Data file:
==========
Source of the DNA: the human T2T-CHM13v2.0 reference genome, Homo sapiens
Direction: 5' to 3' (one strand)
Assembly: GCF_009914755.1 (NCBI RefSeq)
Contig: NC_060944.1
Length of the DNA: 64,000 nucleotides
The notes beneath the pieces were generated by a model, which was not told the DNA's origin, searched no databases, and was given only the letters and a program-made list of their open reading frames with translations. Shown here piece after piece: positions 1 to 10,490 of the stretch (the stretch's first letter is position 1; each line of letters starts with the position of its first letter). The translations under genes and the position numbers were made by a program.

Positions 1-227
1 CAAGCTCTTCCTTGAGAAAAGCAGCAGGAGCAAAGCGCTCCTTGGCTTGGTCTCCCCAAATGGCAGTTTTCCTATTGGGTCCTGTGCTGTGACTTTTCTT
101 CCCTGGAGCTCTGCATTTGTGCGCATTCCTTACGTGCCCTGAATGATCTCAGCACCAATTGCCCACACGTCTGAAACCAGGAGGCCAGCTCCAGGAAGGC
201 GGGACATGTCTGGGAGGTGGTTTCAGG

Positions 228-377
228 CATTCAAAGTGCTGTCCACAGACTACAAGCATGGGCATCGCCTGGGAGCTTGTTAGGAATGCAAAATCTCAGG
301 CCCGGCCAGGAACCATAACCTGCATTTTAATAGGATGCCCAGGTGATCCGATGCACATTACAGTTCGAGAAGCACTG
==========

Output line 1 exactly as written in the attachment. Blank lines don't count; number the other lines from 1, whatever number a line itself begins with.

Source of the DNA: the human T2T-CHM13v2.0 reference genome, Homo sapiens